From this, we can see that expectant watchfulness is the normal posture of a Christian. Jesus wants us to be ready for His return at any time, and as servants, we are in no position to determine when to expect Him. He will come when He will come, and we must be prepared to welcome Him whenever that happens to be.
Richard T. Ritenbaugh
Where Is the Promise of His Coming?
"Watching" points directly to the necessity of being ready for Jesus Christ, the Son of Man (Luke 21:36). It also includes patiently waiting, as is seen in Matthew 25:1-13, where the virgins must wait for the bridegroom. If the master's return is late at night or very early in the morning, the alertness of the servants is even more commendable. Jesus teaches that His disciples should always be ready because He would come at a time when they would not be expecting Him. The parable pictures several servants waiting for their master to return from a wedding banquet. They must remain constantly vigilant so that the master could enter the house immediately upon arriving at home. If they prove worthy by being watchful and ready, their master will care for them.
Martin G. Collins
Parable of the Faithful and Evil Servants
These strong warnings and encouragements apply only to one small and unique group of very special people who are blessed and valuable to God above all on earth (Malachi 3:16-17). They are special and valuable not because they are great, talented, and accomplished in this world, but because God has called them, covered them with the priceless blood of Jesus Christ, and made them His regenerated children.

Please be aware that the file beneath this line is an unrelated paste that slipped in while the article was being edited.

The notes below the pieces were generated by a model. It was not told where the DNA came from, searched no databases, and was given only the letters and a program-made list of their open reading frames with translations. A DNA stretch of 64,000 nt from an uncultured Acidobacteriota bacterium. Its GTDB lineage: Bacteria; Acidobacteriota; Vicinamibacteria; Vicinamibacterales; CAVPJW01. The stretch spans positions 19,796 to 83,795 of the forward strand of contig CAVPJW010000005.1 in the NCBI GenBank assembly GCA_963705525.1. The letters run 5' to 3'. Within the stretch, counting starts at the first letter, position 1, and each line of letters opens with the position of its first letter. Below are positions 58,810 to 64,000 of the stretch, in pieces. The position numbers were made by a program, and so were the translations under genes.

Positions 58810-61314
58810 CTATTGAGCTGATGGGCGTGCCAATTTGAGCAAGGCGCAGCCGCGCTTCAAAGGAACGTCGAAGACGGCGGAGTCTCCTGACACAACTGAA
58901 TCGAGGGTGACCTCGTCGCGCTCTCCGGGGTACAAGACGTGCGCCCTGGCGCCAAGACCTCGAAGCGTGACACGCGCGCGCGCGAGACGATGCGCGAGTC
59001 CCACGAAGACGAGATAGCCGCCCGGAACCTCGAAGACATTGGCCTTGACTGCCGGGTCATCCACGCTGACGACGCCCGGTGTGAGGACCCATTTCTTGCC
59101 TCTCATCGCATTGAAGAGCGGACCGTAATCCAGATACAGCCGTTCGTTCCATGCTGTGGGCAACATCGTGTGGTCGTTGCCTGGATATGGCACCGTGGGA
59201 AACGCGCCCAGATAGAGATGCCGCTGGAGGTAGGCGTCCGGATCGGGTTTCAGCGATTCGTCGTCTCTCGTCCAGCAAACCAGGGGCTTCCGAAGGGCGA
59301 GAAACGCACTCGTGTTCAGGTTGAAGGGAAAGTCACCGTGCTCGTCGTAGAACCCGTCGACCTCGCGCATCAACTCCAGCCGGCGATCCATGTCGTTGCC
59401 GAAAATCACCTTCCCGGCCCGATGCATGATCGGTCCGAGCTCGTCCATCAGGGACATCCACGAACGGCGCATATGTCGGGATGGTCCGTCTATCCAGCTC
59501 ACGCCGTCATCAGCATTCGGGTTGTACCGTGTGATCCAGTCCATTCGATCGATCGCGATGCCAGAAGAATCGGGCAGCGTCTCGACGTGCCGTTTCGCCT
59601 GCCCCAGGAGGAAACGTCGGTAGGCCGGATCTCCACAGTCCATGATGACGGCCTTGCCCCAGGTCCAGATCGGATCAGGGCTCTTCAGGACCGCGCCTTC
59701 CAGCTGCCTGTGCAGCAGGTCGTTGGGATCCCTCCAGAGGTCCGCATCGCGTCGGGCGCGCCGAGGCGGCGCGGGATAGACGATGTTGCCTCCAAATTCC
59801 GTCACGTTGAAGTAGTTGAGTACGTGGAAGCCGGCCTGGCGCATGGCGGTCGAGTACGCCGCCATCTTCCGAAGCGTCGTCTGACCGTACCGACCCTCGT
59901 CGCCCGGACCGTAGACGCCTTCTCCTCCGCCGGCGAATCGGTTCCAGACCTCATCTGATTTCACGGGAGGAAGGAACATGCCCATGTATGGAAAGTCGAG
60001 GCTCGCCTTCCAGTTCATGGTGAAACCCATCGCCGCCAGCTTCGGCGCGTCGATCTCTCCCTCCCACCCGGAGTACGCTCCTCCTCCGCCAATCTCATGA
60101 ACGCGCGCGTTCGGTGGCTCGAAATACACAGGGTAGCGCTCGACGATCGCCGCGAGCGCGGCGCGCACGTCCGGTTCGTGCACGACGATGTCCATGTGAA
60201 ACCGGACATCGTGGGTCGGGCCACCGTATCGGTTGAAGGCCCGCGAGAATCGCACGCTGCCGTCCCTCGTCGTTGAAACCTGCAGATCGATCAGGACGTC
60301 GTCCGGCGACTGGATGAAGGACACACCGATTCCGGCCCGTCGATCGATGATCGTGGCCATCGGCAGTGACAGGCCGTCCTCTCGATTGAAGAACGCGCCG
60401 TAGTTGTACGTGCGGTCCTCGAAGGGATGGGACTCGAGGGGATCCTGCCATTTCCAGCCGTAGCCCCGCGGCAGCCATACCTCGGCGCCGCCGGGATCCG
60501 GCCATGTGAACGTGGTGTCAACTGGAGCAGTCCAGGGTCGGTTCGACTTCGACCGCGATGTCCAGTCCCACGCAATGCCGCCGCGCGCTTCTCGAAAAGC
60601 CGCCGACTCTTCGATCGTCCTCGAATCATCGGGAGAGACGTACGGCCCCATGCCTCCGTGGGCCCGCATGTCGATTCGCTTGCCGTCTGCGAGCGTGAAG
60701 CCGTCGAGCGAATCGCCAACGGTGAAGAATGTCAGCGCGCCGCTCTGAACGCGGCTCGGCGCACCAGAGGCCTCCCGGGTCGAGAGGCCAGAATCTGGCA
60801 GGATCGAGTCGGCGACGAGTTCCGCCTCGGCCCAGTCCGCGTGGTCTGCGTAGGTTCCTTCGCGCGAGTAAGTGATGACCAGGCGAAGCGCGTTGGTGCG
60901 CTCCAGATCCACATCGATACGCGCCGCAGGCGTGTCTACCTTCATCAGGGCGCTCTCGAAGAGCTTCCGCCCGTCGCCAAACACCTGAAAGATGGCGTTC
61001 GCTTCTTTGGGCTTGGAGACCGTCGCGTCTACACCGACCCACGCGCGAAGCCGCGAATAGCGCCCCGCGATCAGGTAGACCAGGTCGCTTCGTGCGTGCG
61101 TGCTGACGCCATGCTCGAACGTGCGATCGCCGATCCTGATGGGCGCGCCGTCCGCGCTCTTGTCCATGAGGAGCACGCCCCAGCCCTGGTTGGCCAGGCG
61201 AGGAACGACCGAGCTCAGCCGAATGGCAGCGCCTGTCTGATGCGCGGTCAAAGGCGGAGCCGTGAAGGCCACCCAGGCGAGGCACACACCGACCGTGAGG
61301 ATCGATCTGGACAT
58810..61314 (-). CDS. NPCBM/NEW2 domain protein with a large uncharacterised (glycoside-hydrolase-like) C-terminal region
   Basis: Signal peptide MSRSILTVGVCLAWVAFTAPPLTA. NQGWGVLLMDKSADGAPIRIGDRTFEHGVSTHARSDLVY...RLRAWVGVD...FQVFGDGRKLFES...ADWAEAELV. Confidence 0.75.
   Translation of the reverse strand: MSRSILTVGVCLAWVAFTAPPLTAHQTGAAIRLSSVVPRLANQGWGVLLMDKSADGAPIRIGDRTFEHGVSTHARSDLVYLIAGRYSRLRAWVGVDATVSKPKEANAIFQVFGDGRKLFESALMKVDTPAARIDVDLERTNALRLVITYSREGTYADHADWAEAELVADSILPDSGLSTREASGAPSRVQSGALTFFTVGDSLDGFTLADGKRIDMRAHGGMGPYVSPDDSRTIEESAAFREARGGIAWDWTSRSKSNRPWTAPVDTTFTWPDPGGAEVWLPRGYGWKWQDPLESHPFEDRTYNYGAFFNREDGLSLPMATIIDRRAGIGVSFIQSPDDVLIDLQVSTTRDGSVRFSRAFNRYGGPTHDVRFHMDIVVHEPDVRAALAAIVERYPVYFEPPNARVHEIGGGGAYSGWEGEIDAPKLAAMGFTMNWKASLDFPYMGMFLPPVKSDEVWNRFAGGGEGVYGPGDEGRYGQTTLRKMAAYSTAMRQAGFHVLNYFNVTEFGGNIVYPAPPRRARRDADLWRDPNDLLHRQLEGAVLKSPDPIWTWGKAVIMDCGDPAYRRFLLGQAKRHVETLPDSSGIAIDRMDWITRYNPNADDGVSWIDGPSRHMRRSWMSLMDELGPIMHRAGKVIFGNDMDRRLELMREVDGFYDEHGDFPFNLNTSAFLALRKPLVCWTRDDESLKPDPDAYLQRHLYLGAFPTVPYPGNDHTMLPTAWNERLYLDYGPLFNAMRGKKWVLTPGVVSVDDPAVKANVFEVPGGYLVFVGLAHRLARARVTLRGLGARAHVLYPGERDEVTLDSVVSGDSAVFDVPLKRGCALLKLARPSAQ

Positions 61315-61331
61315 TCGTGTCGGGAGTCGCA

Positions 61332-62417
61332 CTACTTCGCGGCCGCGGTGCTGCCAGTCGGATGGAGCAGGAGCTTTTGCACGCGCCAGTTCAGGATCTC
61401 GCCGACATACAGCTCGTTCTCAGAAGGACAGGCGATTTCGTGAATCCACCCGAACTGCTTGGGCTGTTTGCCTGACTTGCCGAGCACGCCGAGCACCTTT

John W. Ritenbaugh
The Elements of Motivation (Part Five): Who We Are
In verses 37-38, Jesus pronounces a blessing on those whom the Master finds watching when He returns. It is not that they have their noses pressed to the glass, watching for His return. Instead, those who are vigilant and careful in their responsibilities will be blessed. They are watching over the Master's house, ensuring that all is in order, even if it means sleepless nights. "Be ready" in verse 40 is a simple summation of the "watching" He desires.
Verse 38 warns that He might return in the second watch or in the third. Regardless of whether the Master returns early or late (from our perspective), He wants His servants to be ready and His household in order. He wants them to be maintaining the house, diligent in their duties, so that all is prepared for His return. If they spend their days staring out the window, watching the road for His return rather than fulfilling their duties, they will be neglecting what He has charged them to do.
The duties of a typical servant include many mundane, monotonous, and repetitive chores. It is easy for a servant to think, "What is the use? Do I really have to do this right now? Since there is no sign of the Master right now, perhaps I can just relax, and prepare quickly when His return seems near." Such a servant would be inclined to spend more time watching from the window for the Master's return than he would be performing his assigned tasks. Yet, a servant's responsibility is to be prepared and to make sure the household (the church) is prepared, not to anticipate the timing of the Master's return.
Jesus says repeatedly that we will not know. If we believe Him, our focus will be on being faithful and vigilant in the things He has given us to do. His return will take the household by surprise—there is no other way to understand His many statements. The critical point is the state of readiness and the usefulness of the household and the servants when He returns. If the household is not ready, or if the servants have been sleeping rather than working, they will face His wrath.
David C. Grabbe
'As a Thief in the Night'
Other Forerunner Commentary entries containing Luke 12:37: